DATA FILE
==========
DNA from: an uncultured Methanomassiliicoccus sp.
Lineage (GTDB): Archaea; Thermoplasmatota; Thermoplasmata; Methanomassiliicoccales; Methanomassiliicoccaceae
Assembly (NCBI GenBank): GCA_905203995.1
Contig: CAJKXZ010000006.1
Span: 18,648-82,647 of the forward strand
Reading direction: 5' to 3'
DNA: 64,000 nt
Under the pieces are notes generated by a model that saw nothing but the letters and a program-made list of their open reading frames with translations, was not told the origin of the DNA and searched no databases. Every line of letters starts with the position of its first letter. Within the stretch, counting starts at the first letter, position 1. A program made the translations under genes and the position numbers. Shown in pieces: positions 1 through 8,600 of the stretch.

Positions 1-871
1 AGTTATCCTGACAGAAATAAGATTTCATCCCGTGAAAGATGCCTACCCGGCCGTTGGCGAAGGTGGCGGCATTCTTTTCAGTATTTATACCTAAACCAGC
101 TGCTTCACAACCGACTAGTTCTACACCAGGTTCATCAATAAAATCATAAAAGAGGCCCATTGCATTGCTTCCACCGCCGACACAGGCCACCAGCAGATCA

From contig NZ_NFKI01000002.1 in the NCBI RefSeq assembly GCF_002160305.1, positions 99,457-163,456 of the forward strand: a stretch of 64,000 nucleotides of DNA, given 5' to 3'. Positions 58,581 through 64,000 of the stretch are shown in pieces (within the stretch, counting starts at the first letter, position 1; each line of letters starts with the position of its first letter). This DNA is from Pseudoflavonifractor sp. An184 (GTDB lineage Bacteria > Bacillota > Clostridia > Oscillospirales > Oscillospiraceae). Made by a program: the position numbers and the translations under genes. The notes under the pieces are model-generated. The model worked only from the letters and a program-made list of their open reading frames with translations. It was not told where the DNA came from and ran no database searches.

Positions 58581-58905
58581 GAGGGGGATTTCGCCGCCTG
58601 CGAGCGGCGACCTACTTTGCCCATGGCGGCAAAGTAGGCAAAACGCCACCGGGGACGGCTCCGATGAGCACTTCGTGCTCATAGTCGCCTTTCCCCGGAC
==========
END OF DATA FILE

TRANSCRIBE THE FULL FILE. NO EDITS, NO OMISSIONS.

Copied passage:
DNA from: an uncultured Methanomassiliicoccus sp.
Lineage (GTDB): Archaea; Thermoplasmatota; Thermoplasmata; Methanomassiliicoccales; Methanomassiliicoccaceae
Assembly (NCBI GenBank): GCA_905203995.1
Contig: CAJKXZ010000006.1
Span: 18,648-82,647 of the forward strand
Reading direction: 5' to 3'
DNA: 64,000 nt
Under the pieces are notes generated by a model that saw nothing but the letters and a program-made list of their open reading frames with translations, was not told the origin of the DNA and searched no databases. Every line of letters starts with the position of its first letter. Within the stretch, counting starts at the first letter, position 1. A program made the translations under genes and the position numbers. Shown in pieces: positions 1 through 8,600 of the stretch.

Positions 1-871
1 AGTTATCCTGACAGAAATAAGATTTCATCCCGTGAAAGATGCCTACCCGGCCGTTGGCGAAGGTGGCGGCATTCTTTTCAGTATTTATACCTAAACCAGC
101 TGCTTCACAACCGACTAGTTCTACACCAGGTTCATCAATAAAATCATAAAAGAGGCCCATTGCATTGCTTCCACCGCCGACACAGGCCACCAGCAGATCA

From contig NZ_NFKI01000002.1 in the NCBI RefSeq assembly GCF_002160305.1, positions 99,457-163,456 of the forward strand: a stretch of 64,000 nucleotides of DNA, given 5' to 3'. Positions 58,581 through 64,000 of the stretch are shown in pieces (within the stretch, counting starts at the first letter, position 1; each line of letters starts with the position of its first letter). This DNA is from Pseudoflavonifractor sp. An184 (GTDB lineage Bacteria > Bacillota > Clostridia > Oscillospirales > Oscillospiraceae). Made by a program: the position numbers and the translations under genes. The notes under the pieces are model-generated. The model worked only from the letters and a program-made list of their open reading frames with translations. It was not told where the DNA came from and ran no database searches.

Positions 58581-58905
58581 GAGGGGGATTTCGCCGCCTG
58601 CGAGCGGCGACCTACTTTGCCCATGGCGGCAAAGTAGGCAAAACGCCACCGGGGACGGCTCCGATGAGCACTTCGTGCTCATAGTCGCCTTTCCCCGGAC